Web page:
coordination, loss of balance, sensitivity to light and noise, flashing lights,
personality changes including emotional instability/behavior (anger, crying,
and anxiety), feeling sluggish, slurred speech, or loss of memory. Most student
athletes won’t come to you and complain of these symptoms. Watch out for
the athlete who just sits and stares, seems to be a step behind where he or she
usually is, blows a routine play, or just doesn’t look right to you. If you are at
all suspicious that an athlete may have a concussion, test him or her using the
pocket card included with this brochure. If any of these symptoms are present,
remove your athlete from competition or practice even if he or she becomes
completely normal later in the practice or game. Symptoms can recur for days
after the initial injury and are a sign that the brain has not healed enough to
participate in any athletic activity. If you notice any of these post-concussion
syndrome symptoms in your athlete, report it to the athletic trainer, a parent
or guardian, and/or a physician. In their desire to play, many athletes try to hide
or minimize injuries. Be aware of changes or concerns reported by teammates,
teachers, or others. Post-concussion syndrome often has long-term effects
that interfere with functioning at home, school, or work. If you suspect an
athlete may have a concussion, he or she should be evaluated by a physician.
when in doubt, sit them out!
There have been various grading scales to evaluate the seriousness of a
concussion. According to guidelines established at an International Conference
on Concussions in Sports in Vienna 2001, concussions are no longer graded; if
a player has had head trauma and has sustained a concussion of any severity, the
player cannot return to play on the day of the concussion. Those previously used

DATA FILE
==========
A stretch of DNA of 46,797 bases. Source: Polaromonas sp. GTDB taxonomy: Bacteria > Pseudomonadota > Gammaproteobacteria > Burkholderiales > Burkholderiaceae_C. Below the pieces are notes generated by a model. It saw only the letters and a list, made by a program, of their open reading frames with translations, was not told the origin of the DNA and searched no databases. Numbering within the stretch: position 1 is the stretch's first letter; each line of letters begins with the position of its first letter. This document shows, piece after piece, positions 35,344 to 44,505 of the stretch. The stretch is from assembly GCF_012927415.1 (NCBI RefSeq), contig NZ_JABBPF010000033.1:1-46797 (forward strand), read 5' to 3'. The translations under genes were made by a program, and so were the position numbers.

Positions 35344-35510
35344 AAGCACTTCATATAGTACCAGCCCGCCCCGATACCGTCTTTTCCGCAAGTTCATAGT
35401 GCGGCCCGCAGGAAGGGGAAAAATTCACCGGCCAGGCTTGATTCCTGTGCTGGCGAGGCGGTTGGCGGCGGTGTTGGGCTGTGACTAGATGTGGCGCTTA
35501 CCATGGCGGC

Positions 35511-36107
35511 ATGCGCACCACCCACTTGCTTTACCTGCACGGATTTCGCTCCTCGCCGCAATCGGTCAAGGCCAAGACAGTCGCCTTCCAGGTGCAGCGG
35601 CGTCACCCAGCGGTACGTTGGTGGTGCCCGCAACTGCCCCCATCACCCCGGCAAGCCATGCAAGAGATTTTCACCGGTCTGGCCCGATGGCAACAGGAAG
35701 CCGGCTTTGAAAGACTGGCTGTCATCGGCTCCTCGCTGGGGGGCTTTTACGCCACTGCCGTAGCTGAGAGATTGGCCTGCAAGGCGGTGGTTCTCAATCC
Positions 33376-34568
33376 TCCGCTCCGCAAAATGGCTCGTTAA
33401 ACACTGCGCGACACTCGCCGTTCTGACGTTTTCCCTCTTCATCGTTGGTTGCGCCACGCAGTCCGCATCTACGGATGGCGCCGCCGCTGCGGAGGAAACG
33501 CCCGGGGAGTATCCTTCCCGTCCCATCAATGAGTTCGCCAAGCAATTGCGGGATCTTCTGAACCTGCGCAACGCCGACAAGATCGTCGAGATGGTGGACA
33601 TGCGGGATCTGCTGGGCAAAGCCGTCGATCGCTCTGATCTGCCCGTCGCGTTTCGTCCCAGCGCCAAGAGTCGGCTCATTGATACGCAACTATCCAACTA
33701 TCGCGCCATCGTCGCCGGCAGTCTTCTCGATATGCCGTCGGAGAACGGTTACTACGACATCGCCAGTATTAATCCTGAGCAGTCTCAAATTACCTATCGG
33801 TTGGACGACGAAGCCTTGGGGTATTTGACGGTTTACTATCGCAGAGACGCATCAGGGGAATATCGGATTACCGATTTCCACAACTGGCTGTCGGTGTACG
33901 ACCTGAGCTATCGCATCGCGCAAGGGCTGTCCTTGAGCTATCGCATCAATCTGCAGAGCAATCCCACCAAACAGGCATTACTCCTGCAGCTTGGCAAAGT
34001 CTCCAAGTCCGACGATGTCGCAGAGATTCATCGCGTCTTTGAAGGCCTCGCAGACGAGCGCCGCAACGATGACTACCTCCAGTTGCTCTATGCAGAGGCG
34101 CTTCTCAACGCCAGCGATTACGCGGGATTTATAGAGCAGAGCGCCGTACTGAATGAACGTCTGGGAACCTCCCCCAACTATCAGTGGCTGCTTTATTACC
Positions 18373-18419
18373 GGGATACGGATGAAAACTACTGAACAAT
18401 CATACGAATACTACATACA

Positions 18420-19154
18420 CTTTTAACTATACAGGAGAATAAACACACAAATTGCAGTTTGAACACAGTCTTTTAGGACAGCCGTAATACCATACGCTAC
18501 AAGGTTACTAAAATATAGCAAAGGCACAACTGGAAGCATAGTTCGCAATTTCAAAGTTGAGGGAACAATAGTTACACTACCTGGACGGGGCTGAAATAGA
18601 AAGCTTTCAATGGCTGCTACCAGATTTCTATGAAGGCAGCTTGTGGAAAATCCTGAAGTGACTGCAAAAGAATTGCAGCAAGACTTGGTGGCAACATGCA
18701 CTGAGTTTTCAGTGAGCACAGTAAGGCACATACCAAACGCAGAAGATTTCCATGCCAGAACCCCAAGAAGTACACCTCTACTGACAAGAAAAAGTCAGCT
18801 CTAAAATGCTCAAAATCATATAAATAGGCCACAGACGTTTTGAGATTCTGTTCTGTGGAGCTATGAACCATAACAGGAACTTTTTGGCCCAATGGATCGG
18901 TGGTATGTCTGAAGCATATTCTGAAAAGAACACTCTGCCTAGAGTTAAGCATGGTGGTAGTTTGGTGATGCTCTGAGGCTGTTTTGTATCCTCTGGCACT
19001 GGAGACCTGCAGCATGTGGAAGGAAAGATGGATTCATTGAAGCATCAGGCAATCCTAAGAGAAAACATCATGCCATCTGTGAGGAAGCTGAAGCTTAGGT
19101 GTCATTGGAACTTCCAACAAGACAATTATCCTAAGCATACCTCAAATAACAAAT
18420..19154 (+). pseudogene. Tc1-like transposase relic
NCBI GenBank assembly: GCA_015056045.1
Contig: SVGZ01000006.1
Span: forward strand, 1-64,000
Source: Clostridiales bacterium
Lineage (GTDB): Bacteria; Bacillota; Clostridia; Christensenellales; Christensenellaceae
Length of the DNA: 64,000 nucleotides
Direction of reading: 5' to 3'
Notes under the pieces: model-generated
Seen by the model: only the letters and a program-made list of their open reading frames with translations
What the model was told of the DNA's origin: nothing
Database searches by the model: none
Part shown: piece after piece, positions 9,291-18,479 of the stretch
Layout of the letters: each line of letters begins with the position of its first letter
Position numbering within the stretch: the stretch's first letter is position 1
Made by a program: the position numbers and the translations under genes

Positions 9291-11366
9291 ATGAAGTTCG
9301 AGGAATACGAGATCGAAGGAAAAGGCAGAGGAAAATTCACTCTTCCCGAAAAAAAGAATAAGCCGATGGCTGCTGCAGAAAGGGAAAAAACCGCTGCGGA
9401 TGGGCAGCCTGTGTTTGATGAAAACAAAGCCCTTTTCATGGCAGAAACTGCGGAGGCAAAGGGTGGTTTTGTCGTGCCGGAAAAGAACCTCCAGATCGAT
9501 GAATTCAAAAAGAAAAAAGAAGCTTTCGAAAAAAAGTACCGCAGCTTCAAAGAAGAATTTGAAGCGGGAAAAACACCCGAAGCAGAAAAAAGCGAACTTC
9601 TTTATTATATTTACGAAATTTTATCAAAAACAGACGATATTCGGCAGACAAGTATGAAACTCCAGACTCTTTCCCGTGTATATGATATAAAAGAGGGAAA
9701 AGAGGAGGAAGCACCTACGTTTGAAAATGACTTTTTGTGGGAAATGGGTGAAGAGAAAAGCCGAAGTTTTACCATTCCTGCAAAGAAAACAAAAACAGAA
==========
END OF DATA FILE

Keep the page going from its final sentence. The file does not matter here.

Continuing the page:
grading scales have been found not to be useful to determine when a player can
return to play.
Regardless of the recommendations of others, if your gut feeling tells you to bench a
player, do not let anyone — players, parents, coaches, fans, or circumstances — change
your mind. You are never wrong to keep a player out of a practice or game. It is the
safest option. when in doubt, sit them out!
Any loss of consciousness, no matter how brief, is a concussion requiring
immediate medical attention; therefore, there is no need for you to perform any
exams. However, you must do the following:
• If the athlete wakes up within one minute and does not have any neck pain, you can move the athlete to the sideline, where you should keep him or her calm and quiet. Call an ambulance or ask a responsible adult to take the player directly to an emergency room.
• If the athlete is unconscious longer than one minute, does not wake up, or
complains of neck pain after returning to consciousness, assume the athlete has
a neck/spine injury. DO NOT move the athlete. DO NOT remove the player’s
helmet. Make sure that he or she is breathing. Do not allow others to move the
athlete. Call an ambulance. While you wait for the ambulance to arrive, keep the
athlete’s head from being moved.
In either case, expect the athlete to be prohibited from taking part in the activity until
symptom free and cleared by a physician experienced in evaluating for concussion.
Return to play after a concussion should take place in a stepwise process as outlined
below after the player is free of all signs and symptoms of a concussion. The player